Daughters move on, but parking tickets find their way home

Chris Erskine: The daughters have moved out, but home is where their parking tickets and a pubescent boy still

What's odd but not beyond belief is that, though our younger daughter moved out more than a year ago, her parking tickets and other problems still come to the house.

The latest is for a street-cleaning violation near the bungalow she shares with her sister. Our daughter says she plans to fight the parking citation based on the change back to daylight saving time, which she claims "might've confused me ... it's worth a try." I might have to attend the hearing for the moment our daughter asks the poor puzzled clerk, "Like my shoes? Anyway, about this stupid ticket ... "

The ticket comes courtesy of Santa Monica, which isn't so much a city as a gauzy way of thinking about the world. I suggested that my daughter mount "a Santa Monica defense," based on the belief that no one is really responsible for her own actions, that there is always some mitigating factor, such as seasonal time changes that no one can follow, or distractions like impending bridal showers.

Or maybe my daughter just had the sniffles that day. More and more, the weeks are packed with stupid distractions that get in the way of leading the totally moral life they might otherwise achieve.

"I mean, wouldn't the world be a better place if we just gave everybody a break?" I said.

"Yessssssssss!" she says, like a beach toy that has suddenly lost all air.

Or maybe she should just sue Santa Monica, the City of Unconditional Love. I'm always urging our children to sue often and indiscriminately, the way good Americans are taught to.

"Have you ever sued anyone, Dad?"

"No, " I say. "And I've always regretted it."

I see them processing this: "Hmmm," they think to themselves, "well, we sure don't want to be like him. We should strive to be more litigious."

There is crazy tension here at the house as we wean our adult children away from insurance plans and traffic citations. Our safety net is more of a subsidy. We want it to be more of a net.

Not long before the ticket came, our younger daughter got a call from the insurer that they were ready to look at the damage done when another driver butt-bumped her at an exit ramp a few months ago. The wheels of justice, and insurance, spin rather slowly in this podunk town. If they spin at all.

That's L.A. I'm talking about, not Santa Monica. Santa Monica is a civic miracle, a gleaming El Dorado, compared with Los Angeles, where they don't even televise the local baseball team anymore. No pro football. No baseball. Not even a bricky old bookstore where I can waste an entire afternoon. If I had a hammer, I'd just level the whole place and start over. No, wait, they do that every other year anyway.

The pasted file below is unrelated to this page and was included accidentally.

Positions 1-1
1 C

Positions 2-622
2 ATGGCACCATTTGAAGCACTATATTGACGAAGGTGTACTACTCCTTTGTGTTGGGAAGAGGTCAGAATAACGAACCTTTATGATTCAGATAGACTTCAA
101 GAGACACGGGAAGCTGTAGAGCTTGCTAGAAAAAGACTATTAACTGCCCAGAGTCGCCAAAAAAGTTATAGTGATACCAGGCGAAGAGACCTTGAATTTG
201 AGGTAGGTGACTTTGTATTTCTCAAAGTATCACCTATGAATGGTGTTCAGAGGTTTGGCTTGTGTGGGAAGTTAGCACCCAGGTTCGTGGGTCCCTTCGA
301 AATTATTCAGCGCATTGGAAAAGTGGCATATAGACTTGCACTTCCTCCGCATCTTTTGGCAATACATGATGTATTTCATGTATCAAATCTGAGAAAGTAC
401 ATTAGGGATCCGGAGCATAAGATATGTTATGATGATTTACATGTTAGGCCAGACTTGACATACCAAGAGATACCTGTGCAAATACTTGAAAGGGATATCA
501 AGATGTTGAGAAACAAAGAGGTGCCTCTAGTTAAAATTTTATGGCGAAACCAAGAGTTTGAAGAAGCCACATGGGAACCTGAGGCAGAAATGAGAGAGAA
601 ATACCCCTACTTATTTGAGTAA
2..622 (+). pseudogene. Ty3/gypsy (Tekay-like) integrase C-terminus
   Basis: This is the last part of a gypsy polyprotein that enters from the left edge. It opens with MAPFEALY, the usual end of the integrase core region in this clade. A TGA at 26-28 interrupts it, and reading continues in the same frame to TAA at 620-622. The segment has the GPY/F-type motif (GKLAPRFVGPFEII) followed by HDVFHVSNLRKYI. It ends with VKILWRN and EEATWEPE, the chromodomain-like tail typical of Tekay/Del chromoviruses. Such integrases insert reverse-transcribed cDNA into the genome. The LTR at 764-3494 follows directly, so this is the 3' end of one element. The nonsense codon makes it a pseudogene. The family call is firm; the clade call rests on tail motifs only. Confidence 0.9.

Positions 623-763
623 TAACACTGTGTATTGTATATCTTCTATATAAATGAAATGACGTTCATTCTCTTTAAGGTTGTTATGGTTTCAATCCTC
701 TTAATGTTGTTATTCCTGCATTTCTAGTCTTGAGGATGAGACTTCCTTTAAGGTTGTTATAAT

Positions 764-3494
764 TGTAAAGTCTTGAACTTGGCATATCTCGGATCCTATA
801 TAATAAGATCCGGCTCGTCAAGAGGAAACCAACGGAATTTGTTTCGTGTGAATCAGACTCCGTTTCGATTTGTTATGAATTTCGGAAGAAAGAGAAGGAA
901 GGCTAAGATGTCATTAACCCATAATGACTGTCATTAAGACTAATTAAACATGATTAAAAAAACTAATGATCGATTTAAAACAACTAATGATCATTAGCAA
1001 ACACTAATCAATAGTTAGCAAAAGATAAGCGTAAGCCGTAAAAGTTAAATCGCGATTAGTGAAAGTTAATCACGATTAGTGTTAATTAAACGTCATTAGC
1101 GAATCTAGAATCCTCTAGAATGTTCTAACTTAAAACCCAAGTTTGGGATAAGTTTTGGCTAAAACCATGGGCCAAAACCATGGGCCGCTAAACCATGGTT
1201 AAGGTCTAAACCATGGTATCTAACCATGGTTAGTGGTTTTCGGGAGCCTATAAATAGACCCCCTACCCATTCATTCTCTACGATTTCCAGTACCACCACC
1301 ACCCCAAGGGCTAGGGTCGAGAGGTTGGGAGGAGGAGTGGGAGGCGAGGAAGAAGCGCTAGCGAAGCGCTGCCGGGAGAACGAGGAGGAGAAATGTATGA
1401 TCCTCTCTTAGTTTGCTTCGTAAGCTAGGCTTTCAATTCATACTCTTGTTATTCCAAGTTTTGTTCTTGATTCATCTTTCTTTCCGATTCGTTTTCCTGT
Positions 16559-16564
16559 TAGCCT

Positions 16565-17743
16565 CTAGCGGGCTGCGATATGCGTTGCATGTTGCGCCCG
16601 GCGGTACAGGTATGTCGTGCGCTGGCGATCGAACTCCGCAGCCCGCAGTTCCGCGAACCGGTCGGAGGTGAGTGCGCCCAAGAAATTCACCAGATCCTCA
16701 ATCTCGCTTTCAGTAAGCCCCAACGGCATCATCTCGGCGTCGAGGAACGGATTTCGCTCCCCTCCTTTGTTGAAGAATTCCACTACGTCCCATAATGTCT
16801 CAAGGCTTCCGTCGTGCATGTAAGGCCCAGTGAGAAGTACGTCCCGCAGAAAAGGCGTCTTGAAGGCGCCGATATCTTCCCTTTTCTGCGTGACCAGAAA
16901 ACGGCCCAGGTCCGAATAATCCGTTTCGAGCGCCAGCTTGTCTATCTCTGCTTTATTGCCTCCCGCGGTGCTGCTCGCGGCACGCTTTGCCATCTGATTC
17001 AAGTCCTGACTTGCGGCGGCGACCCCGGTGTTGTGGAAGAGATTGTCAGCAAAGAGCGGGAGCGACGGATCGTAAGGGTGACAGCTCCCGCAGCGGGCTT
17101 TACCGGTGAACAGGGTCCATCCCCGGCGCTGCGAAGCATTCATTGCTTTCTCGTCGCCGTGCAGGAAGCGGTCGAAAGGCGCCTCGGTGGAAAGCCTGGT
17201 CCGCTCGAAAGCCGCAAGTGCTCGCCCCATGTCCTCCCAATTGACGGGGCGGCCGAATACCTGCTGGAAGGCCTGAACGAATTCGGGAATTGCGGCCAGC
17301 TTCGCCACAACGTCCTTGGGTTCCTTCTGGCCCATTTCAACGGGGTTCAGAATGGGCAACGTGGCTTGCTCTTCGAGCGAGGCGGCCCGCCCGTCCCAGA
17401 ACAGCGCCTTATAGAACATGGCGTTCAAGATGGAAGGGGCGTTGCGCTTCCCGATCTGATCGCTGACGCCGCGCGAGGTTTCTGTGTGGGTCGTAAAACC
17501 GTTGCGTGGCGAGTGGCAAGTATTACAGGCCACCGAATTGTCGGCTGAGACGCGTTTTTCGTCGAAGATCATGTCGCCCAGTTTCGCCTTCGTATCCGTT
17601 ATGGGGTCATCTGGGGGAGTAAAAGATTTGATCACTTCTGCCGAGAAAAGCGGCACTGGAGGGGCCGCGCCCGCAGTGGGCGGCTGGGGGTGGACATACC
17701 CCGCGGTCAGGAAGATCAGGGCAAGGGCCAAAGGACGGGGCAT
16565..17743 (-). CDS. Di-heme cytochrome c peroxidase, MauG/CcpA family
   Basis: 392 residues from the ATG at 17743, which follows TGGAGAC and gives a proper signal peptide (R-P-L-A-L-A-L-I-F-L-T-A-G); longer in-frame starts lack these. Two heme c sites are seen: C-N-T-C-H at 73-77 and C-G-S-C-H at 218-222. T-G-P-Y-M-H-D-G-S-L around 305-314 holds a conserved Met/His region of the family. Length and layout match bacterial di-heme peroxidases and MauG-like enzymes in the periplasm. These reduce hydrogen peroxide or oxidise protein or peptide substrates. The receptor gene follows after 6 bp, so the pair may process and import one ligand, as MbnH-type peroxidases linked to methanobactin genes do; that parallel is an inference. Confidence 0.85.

Anyway, three of our kids are now free upon the world, yet their mishaps still find me. Traffic tickets. Insurance claims. College loans they can't quite handle.

I always warned them to never grow up ... no good can come of it.

Exhibit A: Me.

Exhibit B: The little guy.

Now 12, he remains our last holdout against the rigors of adulthood. The more his older sisters try to mother him around, to mold him into a little man, the more determined he becomes to avoid that.

Frightened by girls, essays, poems, combs, veggie trays, snakes, theorems, religion, chores, bees, isosceles triangles and work in any form, young Huck sees the real-world challenges his three older siblings face and is determined not to have anything to do with them.

His latest stand against growing up, which is really more a shtick than a reasoned approach, is to stand in the kitchen and perform what he calls the Puberty Dance.

Wiggling like a windsock, he screams: "I feel funny. What's going on with me? What's wrong? Is it puberty? Noooooo! Not puberty! Please not puberty! What's wrong with me? Help!!!!!"

It's no wonder I dream in French and worry in Latin. For some lives, one language is just not enough.

Meanwhile, the Puberty Dance draws howls from his siblings, while their mother seems to disappear in a coal smoke of hopelessness and despair. Too early for the Chardonnay, she futzes with her wine opener while sneaking dark chocolate from the silverware drawer.

The more she ignores him, the harder he dances:

"What's wrong with you?" his sister shouts.

"I don't know," he yells. "I think it might be puberty!"

"NOOOOOOO!"

This, in fact, is how we celebrated Easter.

chris.erskine@latimes.com

Twitter: @erskinetimes

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